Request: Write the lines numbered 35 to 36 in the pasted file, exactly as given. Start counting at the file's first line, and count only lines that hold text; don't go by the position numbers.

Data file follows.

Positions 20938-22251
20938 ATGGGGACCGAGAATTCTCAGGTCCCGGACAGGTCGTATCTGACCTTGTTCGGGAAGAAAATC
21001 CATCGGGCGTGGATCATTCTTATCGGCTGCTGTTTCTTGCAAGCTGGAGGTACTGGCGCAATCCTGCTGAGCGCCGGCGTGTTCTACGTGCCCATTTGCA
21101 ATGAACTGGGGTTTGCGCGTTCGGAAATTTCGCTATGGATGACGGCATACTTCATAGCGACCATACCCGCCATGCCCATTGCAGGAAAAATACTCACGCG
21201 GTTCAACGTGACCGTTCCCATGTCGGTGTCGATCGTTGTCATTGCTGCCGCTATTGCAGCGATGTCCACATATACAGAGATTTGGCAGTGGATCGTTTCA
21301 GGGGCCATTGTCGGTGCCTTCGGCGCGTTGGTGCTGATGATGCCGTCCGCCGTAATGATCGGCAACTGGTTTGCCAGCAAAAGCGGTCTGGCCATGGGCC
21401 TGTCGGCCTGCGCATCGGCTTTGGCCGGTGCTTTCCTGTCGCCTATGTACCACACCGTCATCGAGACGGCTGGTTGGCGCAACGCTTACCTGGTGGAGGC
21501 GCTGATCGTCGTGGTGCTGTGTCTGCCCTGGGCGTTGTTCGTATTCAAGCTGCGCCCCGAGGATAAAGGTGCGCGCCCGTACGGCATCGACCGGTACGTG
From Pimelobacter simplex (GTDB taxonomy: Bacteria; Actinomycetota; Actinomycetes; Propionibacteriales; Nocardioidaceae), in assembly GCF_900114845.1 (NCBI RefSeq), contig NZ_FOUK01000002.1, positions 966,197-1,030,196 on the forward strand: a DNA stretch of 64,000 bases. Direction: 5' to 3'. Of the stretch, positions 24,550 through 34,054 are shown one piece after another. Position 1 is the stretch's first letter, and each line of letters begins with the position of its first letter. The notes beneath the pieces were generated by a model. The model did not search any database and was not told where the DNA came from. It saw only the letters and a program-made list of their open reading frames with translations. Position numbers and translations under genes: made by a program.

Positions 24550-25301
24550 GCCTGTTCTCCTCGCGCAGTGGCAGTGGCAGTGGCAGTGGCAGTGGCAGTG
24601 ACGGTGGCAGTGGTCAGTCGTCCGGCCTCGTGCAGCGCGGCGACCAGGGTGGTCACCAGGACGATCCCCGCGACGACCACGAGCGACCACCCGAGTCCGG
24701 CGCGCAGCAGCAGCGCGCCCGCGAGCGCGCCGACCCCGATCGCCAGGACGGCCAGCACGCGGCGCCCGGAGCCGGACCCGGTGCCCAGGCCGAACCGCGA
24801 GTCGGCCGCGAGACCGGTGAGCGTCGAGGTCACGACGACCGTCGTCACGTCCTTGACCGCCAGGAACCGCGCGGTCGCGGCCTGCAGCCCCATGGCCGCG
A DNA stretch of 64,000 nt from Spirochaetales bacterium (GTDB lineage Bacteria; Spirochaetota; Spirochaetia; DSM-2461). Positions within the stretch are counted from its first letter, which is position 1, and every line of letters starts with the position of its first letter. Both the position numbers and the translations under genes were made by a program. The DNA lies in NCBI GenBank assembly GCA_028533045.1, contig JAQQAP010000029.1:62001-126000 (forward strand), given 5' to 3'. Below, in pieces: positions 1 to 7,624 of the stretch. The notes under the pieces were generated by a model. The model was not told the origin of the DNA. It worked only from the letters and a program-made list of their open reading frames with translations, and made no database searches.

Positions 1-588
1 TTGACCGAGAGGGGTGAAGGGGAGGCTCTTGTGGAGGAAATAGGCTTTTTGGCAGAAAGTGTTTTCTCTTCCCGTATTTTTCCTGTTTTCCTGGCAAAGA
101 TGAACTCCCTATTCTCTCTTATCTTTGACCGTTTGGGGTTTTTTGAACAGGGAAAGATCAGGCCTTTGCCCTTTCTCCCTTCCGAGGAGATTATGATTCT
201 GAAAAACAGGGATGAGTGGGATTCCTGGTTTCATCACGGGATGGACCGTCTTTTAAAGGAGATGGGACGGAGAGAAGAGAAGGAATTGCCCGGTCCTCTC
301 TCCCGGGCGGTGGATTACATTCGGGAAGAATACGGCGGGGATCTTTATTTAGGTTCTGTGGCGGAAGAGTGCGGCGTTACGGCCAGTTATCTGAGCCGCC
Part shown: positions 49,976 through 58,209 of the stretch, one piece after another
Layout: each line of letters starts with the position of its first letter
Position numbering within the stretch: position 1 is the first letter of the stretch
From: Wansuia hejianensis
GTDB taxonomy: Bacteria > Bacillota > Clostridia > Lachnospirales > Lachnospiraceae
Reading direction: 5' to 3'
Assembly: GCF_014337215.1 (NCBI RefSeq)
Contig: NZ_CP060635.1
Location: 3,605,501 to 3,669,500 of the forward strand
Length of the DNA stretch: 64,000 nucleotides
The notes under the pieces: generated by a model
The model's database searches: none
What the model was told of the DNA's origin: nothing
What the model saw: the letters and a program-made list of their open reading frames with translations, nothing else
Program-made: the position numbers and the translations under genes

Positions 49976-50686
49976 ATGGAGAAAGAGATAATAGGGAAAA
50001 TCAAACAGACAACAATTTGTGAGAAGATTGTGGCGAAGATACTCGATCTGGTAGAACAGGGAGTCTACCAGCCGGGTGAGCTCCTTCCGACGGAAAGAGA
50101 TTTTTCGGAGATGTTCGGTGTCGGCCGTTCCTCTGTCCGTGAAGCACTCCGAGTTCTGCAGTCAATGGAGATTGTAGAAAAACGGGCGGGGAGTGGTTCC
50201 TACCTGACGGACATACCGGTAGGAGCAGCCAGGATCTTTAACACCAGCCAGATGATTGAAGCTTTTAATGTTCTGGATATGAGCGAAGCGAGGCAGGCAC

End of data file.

Program-made: the position numbers and the translations under genes

Positions 49976-50686